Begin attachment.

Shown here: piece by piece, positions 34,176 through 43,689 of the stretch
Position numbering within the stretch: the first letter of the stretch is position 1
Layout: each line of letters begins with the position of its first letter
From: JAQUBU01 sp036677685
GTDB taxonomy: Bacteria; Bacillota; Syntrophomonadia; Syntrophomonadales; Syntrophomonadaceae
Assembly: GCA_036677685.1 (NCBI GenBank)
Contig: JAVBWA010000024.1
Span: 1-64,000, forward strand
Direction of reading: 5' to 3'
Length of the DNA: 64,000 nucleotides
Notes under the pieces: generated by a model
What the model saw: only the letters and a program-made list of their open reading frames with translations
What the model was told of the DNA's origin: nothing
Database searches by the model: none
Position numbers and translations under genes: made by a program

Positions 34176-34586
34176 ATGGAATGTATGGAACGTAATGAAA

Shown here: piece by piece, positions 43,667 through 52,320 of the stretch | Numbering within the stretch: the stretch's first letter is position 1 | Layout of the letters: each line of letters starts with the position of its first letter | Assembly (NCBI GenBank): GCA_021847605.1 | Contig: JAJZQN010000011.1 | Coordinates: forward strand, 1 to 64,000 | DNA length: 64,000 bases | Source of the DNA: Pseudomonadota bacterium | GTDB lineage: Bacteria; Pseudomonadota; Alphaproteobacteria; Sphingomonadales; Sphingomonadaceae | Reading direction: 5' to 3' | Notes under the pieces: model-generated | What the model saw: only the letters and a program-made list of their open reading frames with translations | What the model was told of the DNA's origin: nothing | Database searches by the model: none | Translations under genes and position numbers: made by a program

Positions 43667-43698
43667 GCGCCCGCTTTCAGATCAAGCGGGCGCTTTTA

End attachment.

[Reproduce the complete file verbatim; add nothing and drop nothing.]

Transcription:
Shown here: piece by piece, positions 34,176 through 43,689 of the stretch
Position numbering within the stretch: the first letter of the stretch is position 1
Layout: each line of letters begins with the position of its first letter
From: JAQUBU01 sp036677685
GTDB taxonomy: Bacteria; Bacillota; Syntrophomonadia; Syntrophomonadales; Syntrophomonadaceae
Assembly: GCA_036677685.1 (NCBI GenBank)
Contig: JAVBWA010000024.1
Span: 1-64,000, forward strand
Direction of reading: 5' to 3'
Length of the DNA: 64,000 nucleotides
Notes under the pieces: generated by a model
What the model saw: only the letters and a program-made list of their open reading frames with translations
What the model was told of the DNA's origin: nothing
Database searches by the model: none
Position numbers and translations under genes: made by a program

Positions 34176-34586
34176 ATGGAATGTATGGAACGTAATGAAA

Shown here: piece by piece, positions 43,667 through 52,320 of the stretch | Numbering within the stretch: the stretch's first letter is position 1 | Layout of the letters: each line of letters starts with the position of its first letter | Assembly (NCBI GenBank): GCA_021847605.1 | Contig: JAJZQN010000011.1 | Coordinates: forward strand, 1 to 64,000 | DNA length: 64,000 bases | Source of the DNA: Pseudomonadota bacterium | GTDB lineage: Bacteria; Pseudomonadota; Alphaproteobacteria; Sphingomonadales; Sphingomonadaceae | Reading direction: 5' to 3' | Notes under the pieces: model-generated | What the model saw: only the letters and a program-made list of their open reading frames with translations | What the model was told of the DNA's origin: nothing | Database searches by the model: none | Translations under genes and position numbers: made by a program

Positions 43667-43698
43667 GCGCCCGCTTTCAGATCAAGCGGGCGCTTTTA